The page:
Beijing’s final gift: No more students


This is the big one. Via The Australian:

In 2019, universities earned more than $7bn in student fees from China, and they fear that if Australia-China relations continue to deteriorate this revenue could be lost permanently.

There would also be major losses to the broader economy if Chinese students do not return. In the 2018-19 year, Chinese students spent $12.2bn in Australia in total, including student fees and living costs such as food, accommodation and transport.

So far the Chinese government has concentrated its trade retaliation against Australia in the goods area.

But it would be relatively simple for Beijing to interrupt the student market if it chose.

…International Education Association of Australia CEO Phil Honeywood said he was optimistic the worst would not happen.

“We are hopeful that the long established people-to-people links (with China) will ensure that commonsense prevails,” he said.

…A new survey from education company Navitas showed that Australia’s success in taming COVID-19 was not translating into an advantage in attracting international students.

The September survey of nearly 300 education agents in 54 countries found that, compared with Australia, perceptions of the UK as a student destination have risen sharply.

Fantastic. Unlike Phil Honeywood, one of Australia’s very worst rent-seekers, I do think that the worst is coming. I welcome it. We all should.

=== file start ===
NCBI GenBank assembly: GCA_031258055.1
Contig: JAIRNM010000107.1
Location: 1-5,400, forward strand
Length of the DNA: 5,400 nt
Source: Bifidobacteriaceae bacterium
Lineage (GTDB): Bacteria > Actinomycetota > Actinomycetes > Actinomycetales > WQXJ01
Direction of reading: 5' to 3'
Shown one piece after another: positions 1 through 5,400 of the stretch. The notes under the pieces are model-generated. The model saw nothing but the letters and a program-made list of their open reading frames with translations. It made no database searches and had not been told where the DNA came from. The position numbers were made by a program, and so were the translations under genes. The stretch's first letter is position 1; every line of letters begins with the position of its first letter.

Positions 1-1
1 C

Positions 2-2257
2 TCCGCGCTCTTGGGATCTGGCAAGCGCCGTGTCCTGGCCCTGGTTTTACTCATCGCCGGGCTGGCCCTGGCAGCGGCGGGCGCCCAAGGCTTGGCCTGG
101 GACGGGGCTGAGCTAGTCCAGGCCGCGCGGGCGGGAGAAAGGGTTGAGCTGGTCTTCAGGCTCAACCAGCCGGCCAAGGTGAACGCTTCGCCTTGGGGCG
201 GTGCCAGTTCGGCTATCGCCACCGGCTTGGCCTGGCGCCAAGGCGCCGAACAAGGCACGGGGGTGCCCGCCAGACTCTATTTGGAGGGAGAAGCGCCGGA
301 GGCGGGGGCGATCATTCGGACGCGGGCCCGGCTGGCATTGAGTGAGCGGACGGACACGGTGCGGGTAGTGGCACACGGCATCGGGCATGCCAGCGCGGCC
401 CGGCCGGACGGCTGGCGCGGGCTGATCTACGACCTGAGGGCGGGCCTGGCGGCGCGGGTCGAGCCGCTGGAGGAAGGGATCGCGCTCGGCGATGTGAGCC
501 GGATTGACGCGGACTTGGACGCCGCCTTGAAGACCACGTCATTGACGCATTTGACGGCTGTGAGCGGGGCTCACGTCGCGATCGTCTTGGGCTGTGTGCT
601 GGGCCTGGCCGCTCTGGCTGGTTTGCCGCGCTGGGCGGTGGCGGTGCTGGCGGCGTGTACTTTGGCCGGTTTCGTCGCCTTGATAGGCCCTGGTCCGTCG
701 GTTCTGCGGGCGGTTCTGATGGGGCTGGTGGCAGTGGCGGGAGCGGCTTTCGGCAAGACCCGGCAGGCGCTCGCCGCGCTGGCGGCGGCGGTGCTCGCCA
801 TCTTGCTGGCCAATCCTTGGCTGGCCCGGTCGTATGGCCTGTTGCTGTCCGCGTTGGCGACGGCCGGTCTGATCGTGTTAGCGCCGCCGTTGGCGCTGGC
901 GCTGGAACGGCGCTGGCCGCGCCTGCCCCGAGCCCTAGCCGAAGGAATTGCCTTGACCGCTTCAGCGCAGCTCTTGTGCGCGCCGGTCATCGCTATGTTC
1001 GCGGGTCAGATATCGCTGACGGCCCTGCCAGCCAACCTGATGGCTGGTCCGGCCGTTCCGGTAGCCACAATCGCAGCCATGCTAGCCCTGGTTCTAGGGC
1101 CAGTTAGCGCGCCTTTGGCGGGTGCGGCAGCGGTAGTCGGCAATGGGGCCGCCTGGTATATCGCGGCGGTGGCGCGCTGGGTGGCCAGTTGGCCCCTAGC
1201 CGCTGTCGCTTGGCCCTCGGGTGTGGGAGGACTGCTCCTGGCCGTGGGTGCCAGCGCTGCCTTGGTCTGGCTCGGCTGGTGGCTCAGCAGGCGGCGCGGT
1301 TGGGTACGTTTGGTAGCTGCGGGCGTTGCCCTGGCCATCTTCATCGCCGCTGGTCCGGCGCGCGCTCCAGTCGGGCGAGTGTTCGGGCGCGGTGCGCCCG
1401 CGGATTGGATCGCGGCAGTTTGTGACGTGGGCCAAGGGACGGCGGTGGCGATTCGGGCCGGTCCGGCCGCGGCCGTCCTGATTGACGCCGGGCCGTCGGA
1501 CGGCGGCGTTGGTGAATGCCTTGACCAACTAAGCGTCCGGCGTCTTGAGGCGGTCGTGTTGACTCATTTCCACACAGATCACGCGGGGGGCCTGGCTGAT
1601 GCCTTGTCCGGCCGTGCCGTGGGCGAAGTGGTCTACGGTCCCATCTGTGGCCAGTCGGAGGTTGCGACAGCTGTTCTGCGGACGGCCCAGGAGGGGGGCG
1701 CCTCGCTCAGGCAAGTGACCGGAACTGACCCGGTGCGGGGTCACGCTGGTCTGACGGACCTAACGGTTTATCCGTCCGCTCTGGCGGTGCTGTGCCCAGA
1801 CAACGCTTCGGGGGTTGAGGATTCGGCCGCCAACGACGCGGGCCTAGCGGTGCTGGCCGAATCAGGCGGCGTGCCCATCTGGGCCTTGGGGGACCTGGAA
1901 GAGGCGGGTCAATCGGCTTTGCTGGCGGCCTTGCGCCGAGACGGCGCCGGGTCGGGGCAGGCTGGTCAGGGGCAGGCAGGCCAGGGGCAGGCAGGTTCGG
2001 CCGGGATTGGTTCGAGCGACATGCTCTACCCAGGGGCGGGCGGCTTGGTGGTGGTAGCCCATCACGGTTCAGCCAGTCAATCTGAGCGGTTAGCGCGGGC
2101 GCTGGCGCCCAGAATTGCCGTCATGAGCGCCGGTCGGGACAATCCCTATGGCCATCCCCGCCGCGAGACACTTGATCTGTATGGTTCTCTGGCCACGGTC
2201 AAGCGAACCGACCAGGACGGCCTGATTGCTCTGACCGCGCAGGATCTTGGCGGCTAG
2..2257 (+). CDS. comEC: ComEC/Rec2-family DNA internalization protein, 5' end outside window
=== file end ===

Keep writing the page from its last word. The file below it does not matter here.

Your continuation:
Chinese student numbers were far too large. So large, in fact, that they corrupted university commitment to freedom of speech; crashed pedagogical standards, unleashed Confucious Institute propaganda, and sank the universities into research partnerships that exposed Australia and Chinese peoples to CCP weapons, as well as surveillance dictatorship.


The cleanout of Australian university Chinese corruption is an essential part of our decoupling national rebuild.

Bring it on.

About the author
David Llewellyn-Smith is Chief Strategist at the MB Fund and MB Super. David is the founding publisher and editor of MacroBusiness and was the founding publisher and global economy editor of The Diplomat, the Asia Pacific’s leading geo-politics and economics portal. He is also a former gold trader and economic commentator at The Sydney Morning Herald, The Age, the ABC and Business Spectator. He is the co-author of The Great Crash of 2008 with Ross Garnaut and was the editor of the second Garnaut Climate Change Review.